Call (847) 359-7520
Periodontitis and Gum Disease Treatment
It's natural to want to lump people together in some Big Category. Natural, but wrong. Like, "Baby Boomer." President Clinton and home run slugger Mark McGwire are both "Boomers." But are these two guys exactly alike?
It's the same in health and dental care. Your oral chemistry is as unique as your thumbprint. Yet magazine stories claim "you" need only one dental appointment a year to stay healthy. They don't know you. They're referring to an "average" patient. Dental insurance plans also tend to believe in this mythical "average patient" and may not pay for more than a biannual visit.
Sure, two visits are fine for many patients, even most. But some mouths build up more tartar than others. Others are naturally decay-prone. Still others - and this is critical - may be showing signs of periodontal (gum) disease.
Bleeding gums need to be taken seriously. They're signs of an infection that can be a significant risk factor for heart disease, and, in fact, many serious illnesses. If you had a bleeding sore on your hand that didn't heal you'd get to a doctor for a checkup, right? Type I periodontitis (gingivitis) consists of tender gums and a little bacteria-filled pocket between your tooth and gum. It's easily treatable at this point. But if the infected pockets are allowed to enlarge and you get swollen gums, that inflammation can extend to the bone beneath and erode it.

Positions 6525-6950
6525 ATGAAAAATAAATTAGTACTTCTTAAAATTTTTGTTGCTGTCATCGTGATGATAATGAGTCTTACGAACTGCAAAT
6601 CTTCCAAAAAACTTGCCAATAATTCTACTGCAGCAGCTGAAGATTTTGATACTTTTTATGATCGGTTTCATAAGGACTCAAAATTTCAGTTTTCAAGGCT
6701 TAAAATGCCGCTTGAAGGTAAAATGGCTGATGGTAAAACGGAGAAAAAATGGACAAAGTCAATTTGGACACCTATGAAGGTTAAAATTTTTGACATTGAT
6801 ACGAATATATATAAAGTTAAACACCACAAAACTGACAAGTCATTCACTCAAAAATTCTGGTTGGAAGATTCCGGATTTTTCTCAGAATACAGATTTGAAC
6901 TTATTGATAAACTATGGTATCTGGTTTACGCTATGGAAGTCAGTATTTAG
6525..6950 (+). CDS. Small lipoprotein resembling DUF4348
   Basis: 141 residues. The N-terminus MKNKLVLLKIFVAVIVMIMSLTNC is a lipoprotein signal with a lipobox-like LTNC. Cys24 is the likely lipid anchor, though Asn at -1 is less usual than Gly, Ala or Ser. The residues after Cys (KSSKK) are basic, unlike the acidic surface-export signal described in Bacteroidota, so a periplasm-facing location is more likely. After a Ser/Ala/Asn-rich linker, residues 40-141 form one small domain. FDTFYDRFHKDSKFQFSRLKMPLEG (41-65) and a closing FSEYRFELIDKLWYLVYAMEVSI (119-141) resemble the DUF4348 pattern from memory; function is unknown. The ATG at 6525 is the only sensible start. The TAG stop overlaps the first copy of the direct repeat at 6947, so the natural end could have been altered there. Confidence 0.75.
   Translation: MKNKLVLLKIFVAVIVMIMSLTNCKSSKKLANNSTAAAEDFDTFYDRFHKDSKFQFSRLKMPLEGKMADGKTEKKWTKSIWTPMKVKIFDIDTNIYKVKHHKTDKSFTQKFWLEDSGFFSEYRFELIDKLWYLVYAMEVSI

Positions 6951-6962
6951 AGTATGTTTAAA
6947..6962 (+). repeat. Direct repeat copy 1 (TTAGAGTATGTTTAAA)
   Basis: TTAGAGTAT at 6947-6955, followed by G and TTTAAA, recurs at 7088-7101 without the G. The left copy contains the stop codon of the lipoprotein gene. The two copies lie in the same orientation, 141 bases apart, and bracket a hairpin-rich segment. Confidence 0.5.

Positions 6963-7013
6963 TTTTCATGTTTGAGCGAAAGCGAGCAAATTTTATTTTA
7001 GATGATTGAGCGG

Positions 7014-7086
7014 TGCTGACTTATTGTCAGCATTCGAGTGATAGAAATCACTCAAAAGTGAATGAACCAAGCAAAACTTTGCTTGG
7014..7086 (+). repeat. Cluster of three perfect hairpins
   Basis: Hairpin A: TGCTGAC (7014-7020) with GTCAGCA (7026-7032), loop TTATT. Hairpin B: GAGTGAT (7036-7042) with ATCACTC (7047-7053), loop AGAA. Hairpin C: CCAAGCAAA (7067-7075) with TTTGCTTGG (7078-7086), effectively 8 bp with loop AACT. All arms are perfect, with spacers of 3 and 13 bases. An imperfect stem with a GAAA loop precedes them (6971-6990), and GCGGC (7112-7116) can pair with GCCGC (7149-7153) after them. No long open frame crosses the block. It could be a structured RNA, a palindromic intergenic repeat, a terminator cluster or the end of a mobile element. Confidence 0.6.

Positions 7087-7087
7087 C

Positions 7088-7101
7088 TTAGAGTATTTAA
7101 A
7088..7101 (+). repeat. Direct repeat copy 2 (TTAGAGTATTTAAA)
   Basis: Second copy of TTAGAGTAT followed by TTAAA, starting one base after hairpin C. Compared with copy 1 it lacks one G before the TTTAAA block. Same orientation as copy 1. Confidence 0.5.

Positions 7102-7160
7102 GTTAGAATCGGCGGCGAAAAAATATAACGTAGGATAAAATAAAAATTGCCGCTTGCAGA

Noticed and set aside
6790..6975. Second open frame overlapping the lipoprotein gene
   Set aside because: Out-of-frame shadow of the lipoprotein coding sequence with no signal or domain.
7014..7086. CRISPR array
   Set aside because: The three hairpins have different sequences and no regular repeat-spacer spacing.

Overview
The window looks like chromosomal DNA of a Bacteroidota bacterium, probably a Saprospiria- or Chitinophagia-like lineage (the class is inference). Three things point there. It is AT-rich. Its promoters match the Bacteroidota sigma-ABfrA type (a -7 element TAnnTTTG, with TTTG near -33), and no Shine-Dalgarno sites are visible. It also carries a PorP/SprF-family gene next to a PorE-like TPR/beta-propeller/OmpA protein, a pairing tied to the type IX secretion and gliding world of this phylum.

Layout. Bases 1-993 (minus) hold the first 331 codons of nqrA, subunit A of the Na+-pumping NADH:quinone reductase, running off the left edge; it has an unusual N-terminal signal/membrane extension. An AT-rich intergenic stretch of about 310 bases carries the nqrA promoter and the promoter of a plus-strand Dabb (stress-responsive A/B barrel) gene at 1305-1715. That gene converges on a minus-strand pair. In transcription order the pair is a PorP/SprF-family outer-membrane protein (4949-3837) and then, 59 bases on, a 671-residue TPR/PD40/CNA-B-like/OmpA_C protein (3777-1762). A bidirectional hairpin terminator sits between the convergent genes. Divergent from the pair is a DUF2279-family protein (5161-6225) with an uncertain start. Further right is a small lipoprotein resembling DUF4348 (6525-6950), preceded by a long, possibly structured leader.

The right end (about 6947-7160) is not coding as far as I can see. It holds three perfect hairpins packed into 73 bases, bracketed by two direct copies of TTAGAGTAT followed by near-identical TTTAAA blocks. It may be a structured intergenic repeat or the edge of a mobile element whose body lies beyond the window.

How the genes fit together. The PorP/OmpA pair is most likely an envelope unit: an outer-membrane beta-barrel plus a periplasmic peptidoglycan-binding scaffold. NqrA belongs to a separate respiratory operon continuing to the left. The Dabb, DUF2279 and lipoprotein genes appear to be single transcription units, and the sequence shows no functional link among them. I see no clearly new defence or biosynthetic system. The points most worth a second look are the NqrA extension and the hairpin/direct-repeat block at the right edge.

Your periodontist's concern is for your health and your teeth, not whether you've made the standard number of appointments for this year. He or she wants the chemistry to be right in your mouth... and between the two of you.
Don't Forget to Floss!
Clean between teeth daily with floss or an interdental cleaner. Decay-causing bacteria can hid between teeth where toothbrush bristles can't reach. Flossing helps remove plaque and food particles from between teeth and under the gum line.
Visit Our Office Regularly!
Take good care of your smile. Remember to visit the dentist regularly for professional cleanings and oral exams.
Mouthwash Is Important, Too!
Brushing and flossing may not be enough. The ADA now recommends using an antimicrobial mouthwash to reduce plaque and prevent gingivitis.